[SEER-eez] /ˈsɪər iz/
Titles and Epithets
A handful of titles and epithets of Ceres are attested from ancient sources, usually tied to the goddess’s various functions. Unsurprisingly, most of these epithets stress her role as a goddess of agricultural fertility. Key examples include frugifera, “crop-bearing”; fecunda or fertilis, “fertile”; genetrix frugum, “creator of the crops”; larga, “abundant”; and potens frugum, “mistress of the crops.”
But Ceres also had epithets related to her other domains. For example, the epithet legifera, “law-bearing,” reflected her role as a goddess of law and order.
Other epithets referred to specific attributes of the goddess. Ovid, for example, addressed Ceres in one of his poems as taedifera, “torch-bearing,” due to the fact that she was often shown wielding torches. Another Roman poet, Manilius, spoke of Ceres spicifera—“bearing the spicea”—after the so-called corona spicea, or crown of corn, that Ceres often wore in ancient art.
Some of Ceres’ titles seem to have been based on equivalent titles belonging to the Greek Demeter: Ceres Frugifera, for example, corresponds to Demeter Karpophoros; Ceres Legifera to Demeter Thesmophoros; and so on.
Ceres’ genealogy, like the rest of her mythology, was based on that of the Greek goddess Demeter (information on the native Italian genealogy of Ceres, if it ever existed, no longer survives.) She was thus understood as the daughter of Saturn and Ops, the Roman equivalents of the Greek Cronus and Rhea.
While Ceres was not known as a particularly amorous goddess, she did give birth to Proserpina, a fertility goddess associated with spring and the Underworld (just as the Greek Demeter was the mother of Persephone). The father in this case was Ceres’ brother Jupiter (following the tradition in which Zeus was the father of Persephone).
The Proserpina of Roman mythology was usually thought to have replaced (or been combined with) the goddess Libera, who was worshipped alongside Ceres in Roman cult; both goddesses were considered daughters of Ceres. Likewise, Libera’s male counterpart, Liber—the third deity of the Aventine Triad—was named as Ceres’ son.
The ancient Romans never contested the fact that Ceres originated from the Greek goddess Demeter. But Ceres may have existed as a native Italian goddess even before the Romans imported the cult of Demeter from Greece.
There are inscriptions, for example, that attest to the existence of a cult of Ceres in central and southern Italy from as early as the late seventh century BCE. In a similar vein, the existence of a special priest of Ceres—the flamen Cerialis—proves that the worship of Ceres in Rome dates back to an early period.
Further evidence suggesting the early origins of Ceres comes from the Carmen Saliare, one of our most important sources on early Roman religion, where Ceres appears to have been invoked in the form of Cerus manus. Ceres was also included in the long list of deities invoked at the Feriae sementivae, which may have originated in an early native Italian tradition (though it may have been introduced later by members of the Roman priesthood).
The Abduction of Proserpina
If Ceres ever possessed a native Roman mythology, we no longer know anything about it. The Romans, in identifying Ceres completely with the Greek goddess Demeter, also adopted the Greek narratives surrounding Demeter.
Thus, the mythology of Ceres—like that of Demeter—was centered on the abduction of her daughter Proserpina (Persephone in Greek sources) by the powerful chthonic deity Dis (Hades or Pluto). It was one of the most famous myths in the ancient world, first appearing in the second Homeric Hymn and later retold in various Roman sources, including Ovid’s Metamorphoses and Fasti and Claudian’s Rape of Proserpina.
According to the conventional version of the myth, Dis fell in love with Ceres’ daughter Proserpina and carried her off to the Underworld to be his bride (in Ovid’s retelling, it was the love gods Venus and Cupid who first sparked Dis’ lust).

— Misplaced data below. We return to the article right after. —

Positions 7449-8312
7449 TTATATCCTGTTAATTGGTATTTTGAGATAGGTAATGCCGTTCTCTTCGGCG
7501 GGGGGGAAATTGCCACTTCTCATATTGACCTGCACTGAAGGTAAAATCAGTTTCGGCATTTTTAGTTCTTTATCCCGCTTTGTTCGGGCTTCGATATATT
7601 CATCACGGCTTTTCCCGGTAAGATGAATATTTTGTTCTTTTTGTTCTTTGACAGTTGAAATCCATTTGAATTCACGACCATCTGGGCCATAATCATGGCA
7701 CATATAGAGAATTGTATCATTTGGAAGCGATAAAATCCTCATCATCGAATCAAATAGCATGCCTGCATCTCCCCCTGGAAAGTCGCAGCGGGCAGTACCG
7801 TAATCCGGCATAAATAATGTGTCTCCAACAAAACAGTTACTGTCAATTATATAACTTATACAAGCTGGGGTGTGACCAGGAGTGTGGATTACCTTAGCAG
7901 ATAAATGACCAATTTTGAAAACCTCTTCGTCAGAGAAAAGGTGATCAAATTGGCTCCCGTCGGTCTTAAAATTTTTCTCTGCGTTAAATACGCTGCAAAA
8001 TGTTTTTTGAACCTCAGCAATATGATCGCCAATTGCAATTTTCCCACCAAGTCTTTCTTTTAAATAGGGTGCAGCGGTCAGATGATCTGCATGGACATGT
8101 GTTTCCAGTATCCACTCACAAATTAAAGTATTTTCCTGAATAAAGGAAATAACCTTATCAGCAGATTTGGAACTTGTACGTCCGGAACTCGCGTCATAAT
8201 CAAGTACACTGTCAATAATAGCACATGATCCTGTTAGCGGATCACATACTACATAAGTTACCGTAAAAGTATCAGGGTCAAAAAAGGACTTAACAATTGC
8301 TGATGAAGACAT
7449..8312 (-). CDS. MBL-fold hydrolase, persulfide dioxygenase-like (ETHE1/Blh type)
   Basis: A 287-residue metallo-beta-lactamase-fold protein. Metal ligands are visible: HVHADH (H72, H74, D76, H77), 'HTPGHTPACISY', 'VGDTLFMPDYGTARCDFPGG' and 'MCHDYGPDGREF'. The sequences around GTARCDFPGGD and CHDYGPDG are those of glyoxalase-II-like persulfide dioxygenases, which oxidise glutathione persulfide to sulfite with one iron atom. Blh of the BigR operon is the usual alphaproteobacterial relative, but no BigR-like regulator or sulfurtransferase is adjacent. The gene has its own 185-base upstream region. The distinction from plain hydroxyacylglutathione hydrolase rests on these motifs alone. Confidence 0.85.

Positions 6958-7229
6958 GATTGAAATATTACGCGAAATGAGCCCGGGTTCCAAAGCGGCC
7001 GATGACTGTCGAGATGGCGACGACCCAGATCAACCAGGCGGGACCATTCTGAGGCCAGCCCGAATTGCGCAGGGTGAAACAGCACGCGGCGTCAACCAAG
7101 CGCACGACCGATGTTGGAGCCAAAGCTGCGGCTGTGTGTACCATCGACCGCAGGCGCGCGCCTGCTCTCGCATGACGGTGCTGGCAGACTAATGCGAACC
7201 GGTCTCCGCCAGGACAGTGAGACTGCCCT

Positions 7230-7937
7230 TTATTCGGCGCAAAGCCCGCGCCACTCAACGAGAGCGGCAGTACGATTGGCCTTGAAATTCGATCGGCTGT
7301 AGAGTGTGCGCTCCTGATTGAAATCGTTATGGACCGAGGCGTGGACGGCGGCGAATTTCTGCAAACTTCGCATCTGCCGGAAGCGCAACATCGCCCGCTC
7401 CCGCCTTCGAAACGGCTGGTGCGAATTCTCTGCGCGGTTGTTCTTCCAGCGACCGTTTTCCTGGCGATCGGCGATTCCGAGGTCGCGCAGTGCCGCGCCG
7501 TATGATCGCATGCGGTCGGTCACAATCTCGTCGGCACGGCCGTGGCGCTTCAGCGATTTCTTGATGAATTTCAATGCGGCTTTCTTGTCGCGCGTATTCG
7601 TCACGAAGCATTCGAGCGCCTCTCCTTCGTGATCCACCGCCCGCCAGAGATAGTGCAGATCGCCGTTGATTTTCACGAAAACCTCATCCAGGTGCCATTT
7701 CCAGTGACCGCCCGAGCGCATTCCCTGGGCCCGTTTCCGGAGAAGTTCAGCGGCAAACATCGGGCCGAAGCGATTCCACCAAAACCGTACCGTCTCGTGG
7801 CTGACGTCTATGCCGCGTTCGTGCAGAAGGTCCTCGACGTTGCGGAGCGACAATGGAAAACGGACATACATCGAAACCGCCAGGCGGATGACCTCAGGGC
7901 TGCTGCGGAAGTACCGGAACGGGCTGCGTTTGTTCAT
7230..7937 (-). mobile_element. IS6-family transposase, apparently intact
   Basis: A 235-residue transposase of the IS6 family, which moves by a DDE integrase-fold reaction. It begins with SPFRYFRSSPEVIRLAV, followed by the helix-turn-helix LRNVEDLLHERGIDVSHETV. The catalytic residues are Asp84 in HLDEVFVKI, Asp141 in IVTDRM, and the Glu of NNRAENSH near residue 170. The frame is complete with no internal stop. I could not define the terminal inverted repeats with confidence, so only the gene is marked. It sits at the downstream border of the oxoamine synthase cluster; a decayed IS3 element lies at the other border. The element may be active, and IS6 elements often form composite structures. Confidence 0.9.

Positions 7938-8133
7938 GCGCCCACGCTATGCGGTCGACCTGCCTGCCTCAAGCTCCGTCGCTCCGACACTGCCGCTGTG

Devastated by the loss of her daughter, and not knowing what really happened, Ceres set off in search of the missing girl. Though she traveled far and wide, carrying a torch to help her see clearly, her search was fruitless.
At long last, Ceres made her way to Sicily and found Prosperina’s belt, which had come loose as she was dragged away. In her sorrowful anger, Ceres put a curse on the earth, blighting the crops and leaving the land barren:
Ceres the token by her grief confest,
And tore her golden hair, and beat her breast.
She knows not on what land her curse shou’d fall,
But, as ingrate, alike upbraids them all,
Unworthy of her gifts.
Watching from on high, the other gods and goddesses realized that Ceres’ grief had to be assuaged. Seizing the moment, Jupiter sent Mercury to deliver a message to Dis: the lord of the Underworld was to release Proserpina immediately and return her safely to her mother.
Though Dis consented to Jupiter’s demands, he stated that he would only return Proserpina if she had not consumed any food in the Underworld. Because Proserpina had eaten seven pomegranate seeds from Dis’ subterranean garden, he refused to release the girl.
After much debate, a compromise was reached whereby Proserpina would divide her time between her mother and her abductor. The precise amount of time spent with each was presented differently in different traditions—in early sources, Proserpina spent two-thirds of the year with her mother and the remaining third with her husband Dis, while later sources often had her split the year evenly between her two homes.
In addition to the central myth involving the abduction and (partial) recovery of her daughter, Demeter featured in a handful of other Greek myths, some of which were adapted by Roman sources. One notable example is the myth of Erysichthon, in which Demeter (Ceres) played a sinister part.
In Ovid’s retelling of the myth, Erysichthon was a wealthy but impious king who attacked a sacred grove with his ax. He did not stop even when the trees gushed blood, or when one of the tree nymphs used her dying words to warn him of the sin he was committing.
The other woodland nymphs appealed to Ceres, who was enraged at Erysichthon’s behavior. To punish him, she sent Fames—“Hunger” or “Famine” personified—to plague him with unending hunger:
’Twas night, when entring Erisichthon’s room,
Dissolv’d in sleep, and thoughtless of his doom,
She clasp’d his limbs, by impious labour tir’d,
With battish wings, but her whole self inspir’d;